• http://www.cathygellis.com Cathy

    No, I mean you can only buy what they let you buy.

    We’re not going to agree about playgrounds being finite. Not being able to run Linux apps is not the same thing — unless the reason you can’t is because Apple has locked down its hardware or software in a way that would forever preclude a solution. At least in an open system you could code around the problem and make something work. Not so when the company controls everything about the product.

  • Ian Betteridge

    “Not being able to run Linux apps is not the same thing”

    Oh, but on a practical level, it is. And that’s the key difference between Cory’s position (and yours) and mine. To wit:

    “At least in an open system you could code around the problem and make something work.”

    No, *I* couldn’t – and neither could 99.9% of human beings. To all intents and purposes, I am locked out of that as totally as I am under what you’re characterising as the Apple way, because coding is a skill that I don’t have and don’t have the time to master to the degree that would be required.

    I’m in the same position as a serf in the middle ages. Sure, I *could* learn Latin and read the Bible, breaking the power of the priests. But in practical terms, I can’t do that – I need someone to stand up and say “Hang on, the Bible could be everyone’s if we translated it into English…”

    Apple is translating computing into English, while the open systems priests are insisting I should learn Latin – and if I don’t, it’s my fault.

  • http://www.cathygellis.com Cathy

    I’m not saying there’s no value in Apple translating the Bible into English. In and of itself there’s no problem with enlisting 3rd parties to help do what would be infeasible to do yourself. But I think Apple more analogizes to the church dictating that it will be THEIR bible that is used, and no one else’s. Whereas the open systems are more like churches that would either let you learn Latin to access the bible yourself directly, or find another 3rd party to provide you with an English translation you like better.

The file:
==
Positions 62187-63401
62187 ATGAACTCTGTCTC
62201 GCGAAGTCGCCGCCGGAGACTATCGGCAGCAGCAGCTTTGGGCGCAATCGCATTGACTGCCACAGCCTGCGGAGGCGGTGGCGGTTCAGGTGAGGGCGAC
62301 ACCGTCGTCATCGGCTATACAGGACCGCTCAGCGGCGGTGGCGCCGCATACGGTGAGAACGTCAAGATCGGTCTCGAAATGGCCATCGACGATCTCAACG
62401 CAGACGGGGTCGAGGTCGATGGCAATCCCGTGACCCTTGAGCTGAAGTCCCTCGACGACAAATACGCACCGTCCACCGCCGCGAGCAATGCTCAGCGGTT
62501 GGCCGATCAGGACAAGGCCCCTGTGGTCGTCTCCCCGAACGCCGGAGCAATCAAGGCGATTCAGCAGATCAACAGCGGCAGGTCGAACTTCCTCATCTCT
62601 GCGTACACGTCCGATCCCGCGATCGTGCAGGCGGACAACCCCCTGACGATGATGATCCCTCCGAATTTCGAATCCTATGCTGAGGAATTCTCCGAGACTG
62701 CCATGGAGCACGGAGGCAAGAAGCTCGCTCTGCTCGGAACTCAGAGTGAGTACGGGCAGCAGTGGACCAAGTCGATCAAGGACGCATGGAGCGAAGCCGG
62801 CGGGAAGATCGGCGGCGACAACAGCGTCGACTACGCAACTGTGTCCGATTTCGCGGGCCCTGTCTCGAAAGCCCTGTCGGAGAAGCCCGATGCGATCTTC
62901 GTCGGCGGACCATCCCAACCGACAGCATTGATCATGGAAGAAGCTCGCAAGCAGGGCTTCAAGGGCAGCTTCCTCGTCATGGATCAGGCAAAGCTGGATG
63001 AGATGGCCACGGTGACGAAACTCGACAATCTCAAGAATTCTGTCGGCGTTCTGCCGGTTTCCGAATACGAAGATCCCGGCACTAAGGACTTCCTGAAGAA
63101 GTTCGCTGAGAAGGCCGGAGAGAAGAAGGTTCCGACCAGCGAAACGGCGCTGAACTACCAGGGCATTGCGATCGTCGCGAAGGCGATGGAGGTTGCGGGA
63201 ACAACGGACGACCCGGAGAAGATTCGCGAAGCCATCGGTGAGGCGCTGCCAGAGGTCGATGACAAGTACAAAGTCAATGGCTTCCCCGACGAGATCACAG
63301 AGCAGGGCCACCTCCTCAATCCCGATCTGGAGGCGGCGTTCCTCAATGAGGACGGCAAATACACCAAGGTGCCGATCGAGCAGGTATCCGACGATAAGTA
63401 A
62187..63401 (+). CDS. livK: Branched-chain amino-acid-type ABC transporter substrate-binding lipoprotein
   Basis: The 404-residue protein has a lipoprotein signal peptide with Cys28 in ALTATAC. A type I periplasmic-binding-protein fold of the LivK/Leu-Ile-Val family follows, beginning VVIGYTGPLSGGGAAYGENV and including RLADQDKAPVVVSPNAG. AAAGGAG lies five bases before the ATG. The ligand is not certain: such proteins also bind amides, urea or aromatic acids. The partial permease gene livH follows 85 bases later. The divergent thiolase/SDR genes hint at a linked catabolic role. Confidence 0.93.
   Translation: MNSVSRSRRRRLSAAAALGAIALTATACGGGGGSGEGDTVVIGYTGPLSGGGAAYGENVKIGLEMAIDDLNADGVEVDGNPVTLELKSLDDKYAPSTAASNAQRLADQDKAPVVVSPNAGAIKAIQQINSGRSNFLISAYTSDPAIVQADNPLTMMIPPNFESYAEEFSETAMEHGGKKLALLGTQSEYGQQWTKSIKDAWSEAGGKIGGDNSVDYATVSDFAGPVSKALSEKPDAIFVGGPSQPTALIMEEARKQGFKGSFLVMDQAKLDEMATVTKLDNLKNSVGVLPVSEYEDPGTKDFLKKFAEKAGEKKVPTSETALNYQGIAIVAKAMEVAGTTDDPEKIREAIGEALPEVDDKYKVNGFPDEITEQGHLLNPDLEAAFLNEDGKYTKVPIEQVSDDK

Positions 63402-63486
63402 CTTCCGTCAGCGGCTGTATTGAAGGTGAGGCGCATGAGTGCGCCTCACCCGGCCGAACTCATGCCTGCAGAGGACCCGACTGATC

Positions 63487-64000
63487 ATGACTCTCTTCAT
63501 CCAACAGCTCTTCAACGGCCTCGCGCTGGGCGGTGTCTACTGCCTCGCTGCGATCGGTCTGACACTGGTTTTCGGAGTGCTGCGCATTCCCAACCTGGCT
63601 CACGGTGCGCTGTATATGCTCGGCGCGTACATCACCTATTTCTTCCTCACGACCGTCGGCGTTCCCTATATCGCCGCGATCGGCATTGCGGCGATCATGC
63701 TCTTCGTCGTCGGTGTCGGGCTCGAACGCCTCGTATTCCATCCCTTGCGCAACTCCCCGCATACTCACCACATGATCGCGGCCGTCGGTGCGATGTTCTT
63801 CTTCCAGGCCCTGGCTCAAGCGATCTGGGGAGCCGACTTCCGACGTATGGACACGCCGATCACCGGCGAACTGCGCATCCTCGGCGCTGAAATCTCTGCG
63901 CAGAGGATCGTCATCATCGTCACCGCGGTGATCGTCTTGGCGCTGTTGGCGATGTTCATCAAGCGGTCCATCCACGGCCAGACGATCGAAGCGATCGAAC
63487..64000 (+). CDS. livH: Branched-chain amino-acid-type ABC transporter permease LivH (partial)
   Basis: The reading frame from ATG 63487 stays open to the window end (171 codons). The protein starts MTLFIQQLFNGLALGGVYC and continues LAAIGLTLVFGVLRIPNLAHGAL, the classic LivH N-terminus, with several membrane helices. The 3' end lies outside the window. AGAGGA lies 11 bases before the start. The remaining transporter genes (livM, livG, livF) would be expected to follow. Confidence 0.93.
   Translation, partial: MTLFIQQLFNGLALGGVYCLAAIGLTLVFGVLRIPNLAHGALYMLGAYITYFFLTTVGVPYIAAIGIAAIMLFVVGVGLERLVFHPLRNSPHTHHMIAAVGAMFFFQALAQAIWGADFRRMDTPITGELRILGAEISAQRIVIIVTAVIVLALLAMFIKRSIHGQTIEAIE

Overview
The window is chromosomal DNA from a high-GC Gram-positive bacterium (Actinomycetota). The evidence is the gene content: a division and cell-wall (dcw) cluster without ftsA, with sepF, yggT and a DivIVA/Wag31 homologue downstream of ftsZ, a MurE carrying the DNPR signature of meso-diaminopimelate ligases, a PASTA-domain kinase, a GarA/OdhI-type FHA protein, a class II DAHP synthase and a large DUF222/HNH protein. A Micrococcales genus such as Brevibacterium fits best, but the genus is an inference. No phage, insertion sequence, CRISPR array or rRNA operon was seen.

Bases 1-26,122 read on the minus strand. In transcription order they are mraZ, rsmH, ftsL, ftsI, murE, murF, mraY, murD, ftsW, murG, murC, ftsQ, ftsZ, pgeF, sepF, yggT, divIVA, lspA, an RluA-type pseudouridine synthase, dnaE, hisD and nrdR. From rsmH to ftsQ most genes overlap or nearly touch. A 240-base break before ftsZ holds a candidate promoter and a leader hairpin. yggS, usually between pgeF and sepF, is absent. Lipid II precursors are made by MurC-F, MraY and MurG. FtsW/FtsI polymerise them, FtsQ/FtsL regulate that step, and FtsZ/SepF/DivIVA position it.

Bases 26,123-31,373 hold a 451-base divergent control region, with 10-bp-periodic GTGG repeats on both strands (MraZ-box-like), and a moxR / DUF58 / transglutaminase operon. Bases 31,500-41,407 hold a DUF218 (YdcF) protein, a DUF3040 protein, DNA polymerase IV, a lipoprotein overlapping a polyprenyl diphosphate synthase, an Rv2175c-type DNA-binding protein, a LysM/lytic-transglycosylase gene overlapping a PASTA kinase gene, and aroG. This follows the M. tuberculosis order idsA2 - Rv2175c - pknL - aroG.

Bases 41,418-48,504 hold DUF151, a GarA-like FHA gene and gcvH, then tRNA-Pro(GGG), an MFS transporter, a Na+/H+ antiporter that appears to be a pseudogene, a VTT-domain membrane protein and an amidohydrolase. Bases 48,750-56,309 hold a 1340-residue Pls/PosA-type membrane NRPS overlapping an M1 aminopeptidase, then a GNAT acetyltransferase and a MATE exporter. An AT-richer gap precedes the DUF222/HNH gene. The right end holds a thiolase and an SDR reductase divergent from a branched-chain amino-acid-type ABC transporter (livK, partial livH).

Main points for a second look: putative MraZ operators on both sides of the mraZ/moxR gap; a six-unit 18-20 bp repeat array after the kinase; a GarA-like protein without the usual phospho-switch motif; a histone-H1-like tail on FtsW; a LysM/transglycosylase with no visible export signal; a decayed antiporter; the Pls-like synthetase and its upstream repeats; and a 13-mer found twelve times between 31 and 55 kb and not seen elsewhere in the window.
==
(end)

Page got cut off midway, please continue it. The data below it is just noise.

Overall, the problem with Apple is that by controlling the infrastructure so tightly, it also ends up controlling the content.

  • Mark

    Controlling the content is precisely what Apple should be doing. What’s wrong with peace of mind from a device that isn’t ‘open’ to a bunch of miscreants, hell bent on creating dodgy apps or mal/adware trying to sell me pills to enhance my manhood.

    Apple created the device, created the OS, created the infrastructure for delivering apps, gave access to the SDK for anyone, literally ANYone to develop their own apps and yet people think they have some holier than thou right to put out any old tat!

    Is eBay so different? Are any number of other companies out there so different? No. There is just an element out there who want to have their cake, swap out the ingredients for what they think tastes better, eat it and give a big FU to anyone who won’t let then stomp their feet.

    And in direct response to the above comment, which church doesn’t dictate that THEIR bible is used?

  • http://nicksweeney.com nick s

    Thanks, Ian: I’ll happily accept your inference at the top.

    I’d possibly go with a different analogy. The tradesmans’ subscription libraries of the 1700s underpinned the industrial revolution. The public libraries of the late 1800s were the catalyst for the labour movement. Both operated under what you might call restrictive access content models: you either paid to get in, or coughed up if you brought your books back late. They didn’t work out too badly.

    I’m happy to grant Cory’s point that it’s important to push against the limits of walled gardens in both hardware and software, but I now think it’s more important to push against the walls of accessibility.

  • http://www.technovia.co.uk Ian Betteridge

    The inference, of course, being that while the rest of us chatter about anything, you glide in with a brilliant post and leave us all in the dust :)

    And you always have the best historical references, too: thank you.

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  • http://www.cathygellis.com Cathy

    “I now think it’s more important to push against the walls of accessibility.”

    That’s a fair point, but I don’t think it requires such a closed, proprietary solution. The MacOS generally is regarded as quite good at making computing accessible, yet it’s open.